Saturday, December 14, 2013

From the Rev. Ronald Check: Catechesis on Indulgences

Q. What exactly is an indulgence and could you provide some examples of how to obtain one?

A. The Compendium of the Current Catechism of the Catholic Church says, “Indulgences are the remission before God of the temporal punishment due to sins whose guilt has already been forgiven.  The faithful Christian who is duly disposed gains the indulgence under prescribed conditions for either himself or the departed.  Indulgences are granted through the ministry of the Church which, as the dispenser of the grace of redemption, distributes the treasury of the merits of Christ and the saints.” (No. 312).  An indulgence can be either partial, which remits only some of the temporal punishment due to sin, or plenary, which remits all temporal punishment due to sin.  The usual conditions for obtaining a partial indulgence are: (1) be in a state of grace (free of mortal sin); (2) intend to receive the indulgence; (3) perform the prescribed action of the indulgence.  The usual conditions for obtaining a plenary indulgence are: (1) have the intention of gaining the indulgence; (2) be free from all attachment to venial sin; The following must be completed within a few days before or after the prescribed action of the indulgence, though the same day is best, if possible: (1) Receive the Sacrament of Penance; (2) Receive the Eucharist; (3) Pray for the intentions of the Holy Father.

The Norms guiding the obtaining of indulgences can be found in the Apostolic Constitution Indulgentiarum doctrina.

Some examples of partial indulgences are: recitation of certain prayers, saying the Creed, praying the rosary in private, teaching or studying Christian doctrine, the praying of litanies, the Magnificat, reading of Sacred Scripture, among others.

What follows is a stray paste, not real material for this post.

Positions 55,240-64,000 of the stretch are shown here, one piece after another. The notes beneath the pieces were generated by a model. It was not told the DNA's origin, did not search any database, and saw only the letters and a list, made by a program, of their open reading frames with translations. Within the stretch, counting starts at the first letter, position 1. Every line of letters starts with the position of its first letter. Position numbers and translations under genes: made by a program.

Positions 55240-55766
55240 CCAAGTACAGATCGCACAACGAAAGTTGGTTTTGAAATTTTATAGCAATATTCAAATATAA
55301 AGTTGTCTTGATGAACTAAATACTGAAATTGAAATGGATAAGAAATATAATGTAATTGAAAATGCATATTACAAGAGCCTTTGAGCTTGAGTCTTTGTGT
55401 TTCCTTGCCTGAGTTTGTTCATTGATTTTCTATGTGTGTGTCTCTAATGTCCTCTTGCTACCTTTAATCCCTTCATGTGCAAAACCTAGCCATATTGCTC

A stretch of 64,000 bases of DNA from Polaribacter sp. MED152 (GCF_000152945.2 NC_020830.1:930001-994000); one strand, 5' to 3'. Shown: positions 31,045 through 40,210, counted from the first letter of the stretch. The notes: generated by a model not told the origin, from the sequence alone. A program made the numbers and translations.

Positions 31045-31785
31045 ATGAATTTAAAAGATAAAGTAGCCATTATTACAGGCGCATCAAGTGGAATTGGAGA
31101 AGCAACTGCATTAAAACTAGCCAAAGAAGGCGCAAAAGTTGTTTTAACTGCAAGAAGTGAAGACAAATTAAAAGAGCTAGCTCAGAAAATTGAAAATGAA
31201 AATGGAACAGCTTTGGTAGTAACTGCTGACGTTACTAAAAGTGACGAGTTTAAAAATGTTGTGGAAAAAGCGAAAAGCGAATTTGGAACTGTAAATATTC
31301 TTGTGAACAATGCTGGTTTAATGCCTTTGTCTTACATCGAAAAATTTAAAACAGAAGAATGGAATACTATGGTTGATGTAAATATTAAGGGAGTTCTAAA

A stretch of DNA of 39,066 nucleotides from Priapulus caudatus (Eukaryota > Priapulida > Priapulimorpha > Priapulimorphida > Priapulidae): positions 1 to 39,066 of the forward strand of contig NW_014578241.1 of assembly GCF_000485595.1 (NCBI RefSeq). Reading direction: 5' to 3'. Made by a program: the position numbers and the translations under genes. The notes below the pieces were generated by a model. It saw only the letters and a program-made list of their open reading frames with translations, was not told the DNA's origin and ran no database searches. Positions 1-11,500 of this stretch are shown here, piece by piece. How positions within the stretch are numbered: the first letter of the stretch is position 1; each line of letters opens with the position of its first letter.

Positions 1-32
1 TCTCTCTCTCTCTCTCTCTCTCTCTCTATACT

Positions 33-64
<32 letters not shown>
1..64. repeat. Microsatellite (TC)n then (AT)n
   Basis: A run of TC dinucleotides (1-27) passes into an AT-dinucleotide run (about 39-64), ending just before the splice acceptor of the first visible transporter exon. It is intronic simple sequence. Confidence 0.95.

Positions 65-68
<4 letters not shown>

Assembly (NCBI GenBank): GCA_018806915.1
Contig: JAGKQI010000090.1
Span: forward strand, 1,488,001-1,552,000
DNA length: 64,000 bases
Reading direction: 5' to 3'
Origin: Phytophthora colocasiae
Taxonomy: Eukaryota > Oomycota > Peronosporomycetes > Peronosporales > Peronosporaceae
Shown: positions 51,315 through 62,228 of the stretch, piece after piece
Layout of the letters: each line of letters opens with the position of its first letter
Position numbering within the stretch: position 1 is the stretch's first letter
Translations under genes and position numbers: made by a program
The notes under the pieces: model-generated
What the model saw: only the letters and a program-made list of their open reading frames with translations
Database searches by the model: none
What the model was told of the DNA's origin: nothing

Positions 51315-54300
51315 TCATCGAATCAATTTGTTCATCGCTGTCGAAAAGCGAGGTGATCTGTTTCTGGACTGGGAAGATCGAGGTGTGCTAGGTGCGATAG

Some examples of plenary indulgences are: Adoration of the Blessed Sacrament for at least one hour.  Making the Way of the Cross or, if unable to get to a church, the pious meditation and reading on the Passion and Death of Our Lord for a half an hour.  Public recitation of five decades of the Rosary (this must be done vocally, continuously, and with the Mysteries announced out loud and meditated on).  A plenary indulgence is granted on each Friday of Lent to the faithful who after Communion piously recite before an image of Christ crucified the prayer: “Look down upon me, good and gentle Jesus,” (on the other days of the year the indulgence is partial).  A plenary indulgence is gained when an Act of Consecration is publicly recited on the feast of the Sacred Heart of Jesus.  A plenary indulgence is received by those who publicly make the Act of Consecration of the Human Race to the Sacred Heart on the Feast of Christ the King (last Sunday in October per the traditional calendar).  A pious visit to a church, a public or chapel on All Souls' Day (November 2) with the prayers of one Our Father and the Creed; this indulgence is applicable only to the Souls in Purgatory.  A devout visit to a cemetery with a prayer, even if only mental, for the departed souls, from the first to the eighth day of November.

Saturday, December 7, 2013

From the Rev. Ronald Check: Catechesis on the Immaculate Conception

The solemn definition of Mary’s Immaculate Conception was proclaimed as an independent dogma by Blessed Pope Pius IX in his Apostolic Constitution “Ineffabilis Deus” (December 8, 1854).  Though the Holy Father was highlighting a privilege given to Blessed Mother, in fact he was also stressing the particular dignity and holiness that was required to become “Mother of God.”  Since Christ Himself is sinless, so also this privilege was according to His Mother so that the human nature, which Christ received from her would not be tainted by original sin.

The dogma of the Immaculate Conception states “that the most Blessed Virgin Mary, from the first moment of her conception, by a singular grace and privilege from Almighty God and in view of the merits of Jesus Christ, was kept free of every stain of original sin.”  This teaching stresses that Mary’s freedom from original sin was a privilege afforded to her prior to the suffering, death and resurrection of Christ, and yet this freedom was still dependent upon it. Christ suffered and died for the redemption of our sins.  This dogma says that Mary shared in the graces of the Paschal Mystery in an anticipated or retroactive way.